Four days and counting before the 7th Annual Driveway Plant Sale (Saturday, May 15th, 9:00 AM). Things get a little crazy at this point, and I have to hold back from digging up the rest of the yard and adding it to the “inventory.” Several rituals have developed over the years, and one is to give the uprooted plants a week of settling before the sale day so that if something’s going to die, it dies on me and not its new owner. Looks like the final headcount is between 700-800 plants; so far only one flat has been identified as weeds (neighbor Claudia, using her gentle voice, saying, “I bet you thought that was basil”). Price stickers: check. Coffee: check. Mom lined up to act as cashier: check.
4/21/2010: AND SO IT BEGINS
For the seventh year in a row, I’m digging up the volunteers, dividing the out-of-control perennials, and potting them all up for my Divide & Conquer driveway sale. D-Day is May 15, three weeks away, and I’m up to 201 pots (my all-time high was 900). What’s different this year? Spillover from Triangulation Farm, the organic community garden plot we maintain over at the Schuylkill Center for Environmental Education. So there are more veggies and herbs this time around, but still, the bulk of my “inventory” is from many early years of overpurchasing — at Russell Gardens Wholesale Nursery, Produce Junction, and Primex — as well as from the glorious dumpster dives at the now-defunct Frank’s.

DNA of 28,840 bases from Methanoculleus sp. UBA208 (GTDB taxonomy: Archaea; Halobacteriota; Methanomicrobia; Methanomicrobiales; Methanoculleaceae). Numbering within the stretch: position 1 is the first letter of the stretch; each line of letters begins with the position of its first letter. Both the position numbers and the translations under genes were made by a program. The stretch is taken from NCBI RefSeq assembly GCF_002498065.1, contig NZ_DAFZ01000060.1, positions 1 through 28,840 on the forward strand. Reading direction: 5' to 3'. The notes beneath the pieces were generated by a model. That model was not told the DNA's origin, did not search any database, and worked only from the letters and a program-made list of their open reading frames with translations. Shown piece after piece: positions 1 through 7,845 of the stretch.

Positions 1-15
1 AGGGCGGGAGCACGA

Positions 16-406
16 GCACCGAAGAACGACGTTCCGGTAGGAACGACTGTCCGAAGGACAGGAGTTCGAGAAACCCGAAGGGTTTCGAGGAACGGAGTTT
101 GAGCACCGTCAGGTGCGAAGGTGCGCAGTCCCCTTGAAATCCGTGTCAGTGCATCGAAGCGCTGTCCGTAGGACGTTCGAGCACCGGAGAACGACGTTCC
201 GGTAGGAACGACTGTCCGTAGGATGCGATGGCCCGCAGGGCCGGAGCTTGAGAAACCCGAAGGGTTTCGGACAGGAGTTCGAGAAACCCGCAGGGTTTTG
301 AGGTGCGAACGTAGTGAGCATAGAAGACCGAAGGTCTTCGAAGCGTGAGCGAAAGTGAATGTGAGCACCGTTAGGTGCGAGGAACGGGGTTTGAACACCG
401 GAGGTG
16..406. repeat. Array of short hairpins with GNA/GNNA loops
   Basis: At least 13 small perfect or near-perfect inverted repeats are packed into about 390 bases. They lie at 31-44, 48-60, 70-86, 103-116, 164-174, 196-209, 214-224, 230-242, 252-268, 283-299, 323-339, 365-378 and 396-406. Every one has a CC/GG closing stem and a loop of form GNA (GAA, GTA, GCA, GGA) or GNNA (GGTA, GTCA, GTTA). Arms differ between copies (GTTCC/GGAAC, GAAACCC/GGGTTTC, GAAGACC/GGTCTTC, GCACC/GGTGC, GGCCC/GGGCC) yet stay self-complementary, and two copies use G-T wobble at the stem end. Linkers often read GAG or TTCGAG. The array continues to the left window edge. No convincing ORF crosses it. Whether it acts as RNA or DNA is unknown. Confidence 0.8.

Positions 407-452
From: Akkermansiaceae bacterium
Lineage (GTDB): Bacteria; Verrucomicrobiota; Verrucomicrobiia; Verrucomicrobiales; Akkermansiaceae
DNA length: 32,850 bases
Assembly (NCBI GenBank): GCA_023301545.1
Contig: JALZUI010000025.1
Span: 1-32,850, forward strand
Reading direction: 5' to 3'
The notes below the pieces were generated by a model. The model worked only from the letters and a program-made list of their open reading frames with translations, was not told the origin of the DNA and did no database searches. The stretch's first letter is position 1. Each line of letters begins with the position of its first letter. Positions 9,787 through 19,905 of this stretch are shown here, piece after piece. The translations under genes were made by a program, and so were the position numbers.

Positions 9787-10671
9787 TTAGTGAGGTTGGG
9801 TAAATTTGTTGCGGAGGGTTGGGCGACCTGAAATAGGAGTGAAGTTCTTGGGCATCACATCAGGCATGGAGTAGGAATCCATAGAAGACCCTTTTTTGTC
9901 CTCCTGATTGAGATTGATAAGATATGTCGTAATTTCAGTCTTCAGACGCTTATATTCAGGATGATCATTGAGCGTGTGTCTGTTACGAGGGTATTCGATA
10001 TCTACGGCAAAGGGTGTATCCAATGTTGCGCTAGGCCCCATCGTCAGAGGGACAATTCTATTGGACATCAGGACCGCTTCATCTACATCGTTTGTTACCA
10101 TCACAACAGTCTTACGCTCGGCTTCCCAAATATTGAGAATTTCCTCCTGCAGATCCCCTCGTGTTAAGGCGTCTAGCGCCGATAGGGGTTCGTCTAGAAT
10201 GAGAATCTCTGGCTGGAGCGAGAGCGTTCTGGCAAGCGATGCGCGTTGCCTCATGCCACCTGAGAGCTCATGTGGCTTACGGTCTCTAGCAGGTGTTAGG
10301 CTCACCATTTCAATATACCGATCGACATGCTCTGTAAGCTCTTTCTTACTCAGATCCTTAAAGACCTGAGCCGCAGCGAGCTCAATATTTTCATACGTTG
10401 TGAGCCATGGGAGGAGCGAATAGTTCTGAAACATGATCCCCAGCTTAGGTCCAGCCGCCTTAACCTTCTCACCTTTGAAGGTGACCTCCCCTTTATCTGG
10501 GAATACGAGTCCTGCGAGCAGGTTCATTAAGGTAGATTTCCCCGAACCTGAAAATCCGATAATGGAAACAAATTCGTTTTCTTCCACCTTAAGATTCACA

Hard to imagine that the wacky weather — multiple blizzards, strange blasts of summer, rain of the Noah’s Ark variety — would have positive results, but I swear there are more hellebore seedlings than ever, ferns out the wazoo, and beefy perennials looking robust and ready to thin out. An added incentive for all this pruning and reshaping is the moment of temporary insanity during which I said yes to Syd Carpenter’s request that I join her as one of the stops on the May 23rd Garden Conservancy Open Days Tour. What was I thinking?